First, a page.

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  1. #1
    Join Date
    Apr 2008
    Posts
    3

    Red face Piping needed for fill pipe on fuel oil tank

    Wish to move fuel oil tank to different location in basement.
    What type of piping is needed? (Galvanized, black iron, PVC?)
    Is it permissable to locate just the fill pipe in an attached garage leaving the vent pipe outdoors?
    We live in WI.

  2. #2
    Join Date
    Jun 2007
    Location
    Coventry, RI
    Posts
    340

    Default Re: Piping needed for fill pipe on fuel oil tank

    I would not recommend putting the fill pipe into the garage. You would have to leave access for the oil company to get in when no one was home if you have automatic delivery. I know most people can be trusted but you never know. Not sure about the piping I think you just would need to use black pipe.

  3. #3
    Join Date
    Jun 2007
    Location
    Fayette County, Ohio
    Posts
    5,798

    Default Re: Piping needed for fill pipe on fuel oil tank

    Galvanized pipe is fine. Don't use PVC it's to easy to damage. I would run the fill outside so the oil company has access.
    Jack
    Be sure you live your life, because you are a long time dead.-Scottish Proverb

  4. #4
    Join Date
    Feb 2008
    Posts
    554

    Default Re: Piping needed for fill pipe on fuel oil tank

    I would agree with the other posters.

    There are a number of recommendations and regulations to be followed when installing an oil tank and its piping---this type of install is classified as an indoor, above-ground installation (as opposed to an outside, or buried tank).

    Inside tanks are much better in the way the oil is kept warmer (burns better) and much less condensation (water) enters the tank to cause problems.

    The biggest problems with an inside, above ground tank are:

    1) the fill process by the oil dealer is often on an automatic basis & the delivery person may not even know if a delivery causes a burst tank or fill pipe---it's always best to have someone home at delivery time to make sure nothing happens to the tank during refill--especially if it's an old tank.

    2) The pressure from a pumped oil truck reaches 80 gal. per minute on high cam; ask the driver to fill the tank on "low cam" if the tank is old.

    3) Over the years, sludge & a mild sulfuric acid paste settles at the bottom of the tank & gradually eats out the lower quarter of the tank--check for even minor leaks on the bottom of the tank---it's best to flush out the dregs at the tank bottom every few years.

    Oil tanks & associated piping are covered under the NFPA 31 Section 7.10 regulations, usually adapted by most city goverments, the city often has their own additional codes aimed at fire prevention & safety.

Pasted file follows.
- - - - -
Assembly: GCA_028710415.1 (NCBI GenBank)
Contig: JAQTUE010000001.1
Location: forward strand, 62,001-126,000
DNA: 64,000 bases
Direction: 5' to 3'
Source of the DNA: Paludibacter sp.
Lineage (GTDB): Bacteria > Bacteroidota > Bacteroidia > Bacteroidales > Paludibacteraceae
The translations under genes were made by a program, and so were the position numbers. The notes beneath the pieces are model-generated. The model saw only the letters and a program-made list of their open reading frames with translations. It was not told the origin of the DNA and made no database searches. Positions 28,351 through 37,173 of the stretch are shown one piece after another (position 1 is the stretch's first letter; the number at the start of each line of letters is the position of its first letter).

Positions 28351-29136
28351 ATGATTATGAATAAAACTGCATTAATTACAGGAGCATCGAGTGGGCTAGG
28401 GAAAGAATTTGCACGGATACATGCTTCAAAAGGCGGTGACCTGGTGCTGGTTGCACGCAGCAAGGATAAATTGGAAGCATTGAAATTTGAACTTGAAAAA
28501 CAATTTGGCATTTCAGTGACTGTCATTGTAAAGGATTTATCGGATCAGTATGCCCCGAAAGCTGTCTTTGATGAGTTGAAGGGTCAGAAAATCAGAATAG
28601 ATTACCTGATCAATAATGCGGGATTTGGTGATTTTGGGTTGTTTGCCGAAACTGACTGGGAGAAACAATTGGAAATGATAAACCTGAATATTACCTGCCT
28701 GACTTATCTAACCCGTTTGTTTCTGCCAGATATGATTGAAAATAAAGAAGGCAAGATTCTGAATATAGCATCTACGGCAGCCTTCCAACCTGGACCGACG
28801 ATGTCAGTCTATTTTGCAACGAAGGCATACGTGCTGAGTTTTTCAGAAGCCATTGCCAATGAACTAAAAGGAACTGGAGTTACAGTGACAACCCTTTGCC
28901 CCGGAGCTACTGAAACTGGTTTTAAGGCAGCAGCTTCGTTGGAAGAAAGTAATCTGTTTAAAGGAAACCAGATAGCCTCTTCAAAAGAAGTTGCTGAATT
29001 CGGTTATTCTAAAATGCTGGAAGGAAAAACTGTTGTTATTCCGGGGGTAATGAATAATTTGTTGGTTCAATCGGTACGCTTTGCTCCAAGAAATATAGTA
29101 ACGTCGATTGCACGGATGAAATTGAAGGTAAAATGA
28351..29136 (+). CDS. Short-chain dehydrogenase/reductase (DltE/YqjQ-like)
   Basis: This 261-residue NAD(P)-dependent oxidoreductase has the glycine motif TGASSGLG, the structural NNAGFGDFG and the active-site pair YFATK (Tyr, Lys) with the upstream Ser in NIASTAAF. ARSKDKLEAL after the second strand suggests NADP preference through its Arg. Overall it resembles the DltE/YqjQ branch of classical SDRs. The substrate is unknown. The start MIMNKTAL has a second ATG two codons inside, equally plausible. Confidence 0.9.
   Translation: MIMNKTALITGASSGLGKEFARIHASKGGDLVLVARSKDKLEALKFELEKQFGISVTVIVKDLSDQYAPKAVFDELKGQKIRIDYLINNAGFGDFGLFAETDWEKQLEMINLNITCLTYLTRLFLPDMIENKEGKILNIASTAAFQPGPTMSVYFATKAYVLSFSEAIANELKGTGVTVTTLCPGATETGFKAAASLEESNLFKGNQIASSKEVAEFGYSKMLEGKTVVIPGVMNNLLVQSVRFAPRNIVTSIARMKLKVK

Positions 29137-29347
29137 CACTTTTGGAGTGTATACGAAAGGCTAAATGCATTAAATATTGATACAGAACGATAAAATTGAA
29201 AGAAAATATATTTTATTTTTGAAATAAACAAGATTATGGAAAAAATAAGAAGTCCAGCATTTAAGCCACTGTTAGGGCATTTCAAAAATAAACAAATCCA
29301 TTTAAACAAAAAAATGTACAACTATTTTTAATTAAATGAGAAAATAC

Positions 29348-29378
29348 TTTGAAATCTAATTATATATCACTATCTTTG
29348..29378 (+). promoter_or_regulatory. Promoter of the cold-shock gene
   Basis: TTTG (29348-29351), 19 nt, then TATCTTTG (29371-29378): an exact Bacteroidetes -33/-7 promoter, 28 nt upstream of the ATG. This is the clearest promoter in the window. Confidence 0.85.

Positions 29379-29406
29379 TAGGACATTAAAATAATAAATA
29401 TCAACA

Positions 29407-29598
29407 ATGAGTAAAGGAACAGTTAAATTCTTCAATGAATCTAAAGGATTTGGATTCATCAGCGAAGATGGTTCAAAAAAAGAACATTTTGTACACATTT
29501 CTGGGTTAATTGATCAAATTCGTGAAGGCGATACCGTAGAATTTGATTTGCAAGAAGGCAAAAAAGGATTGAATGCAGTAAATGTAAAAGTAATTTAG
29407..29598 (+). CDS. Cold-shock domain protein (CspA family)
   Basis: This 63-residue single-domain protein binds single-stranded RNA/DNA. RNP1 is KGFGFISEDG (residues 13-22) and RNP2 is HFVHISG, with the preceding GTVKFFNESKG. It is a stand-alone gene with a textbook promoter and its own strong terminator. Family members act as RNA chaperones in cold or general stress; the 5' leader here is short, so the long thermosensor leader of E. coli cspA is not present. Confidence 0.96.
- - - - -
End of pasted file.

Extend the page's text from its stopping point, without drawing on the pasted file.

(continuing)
Many of the guidelines are noted in the inspectapedia site & the Canadian site---the Canadian site may not apply to WI, but the regs and diagrams are informative

    Most regs recommend that the fill pipe be black steel, & at least 1 1/2" in diameter with an outside cap to prevent water entry; the vent pipe be black steel at least 1 1/4" diameter with an outside whistle to indicate to the oil dealer when the tank has filled up so he can stop the refill process, & also a screen to prevent insect infestation.

    A large plastic or fiberglass containment tub or drip pan placed under the tank is a good idea.

    Plastic or cast iron pipe is not allowed; most towns allow galvanized steel or "brass" or copper in the indicated sizes---most burst tanks during refilling are because of too small refill or vent piping is used that causes excessive pressure inside the tank---a screen should be on the vent opening to prevent insects or vandals from clogging the vent line, which would cause a pressure build-up.

    A 180 degree "gooseneck" (see diagrams at inspectapedia) must be installed on the outside vent pipe.

    Most towns require at least 5' of clearance from the oil burner, some require 7' or 10', unless a concrete/block wall is put up between the tank & burner (local option).

    The tank should be right against the outside foundation so that the vent/refill pipes are as short as possible to the outside; the pipes should have at least a 2" drop in 5' for easy oil flow.

    The tank, when filled with oil weighs 2000 lbs---the four steel legs must be firm & straight & stand on level, 3" or thicker concrete, or an equivalent firm floor that will not allow the tank to tip over, causing a spill and/or fire hazard.


    Click onto the "side bars" at the inspectapedia site for more info.

    Google "NFPA 31" "Section 7.10" for specific regulation language.

    Also Google:

    "oil tank installation instructions"
    "oil tank installation requirements"
    "oil tank installation guide"
    "oil tank installation regulations"

    http://www.inspectapedia.com/oiltanks/oiltinsp.htm
    http://www.gov.NS.ca/nse/petroleum/d...ankinstall.pdf
    Last edited by NashuaTech; 02-13-2010 at 10:33 PM.

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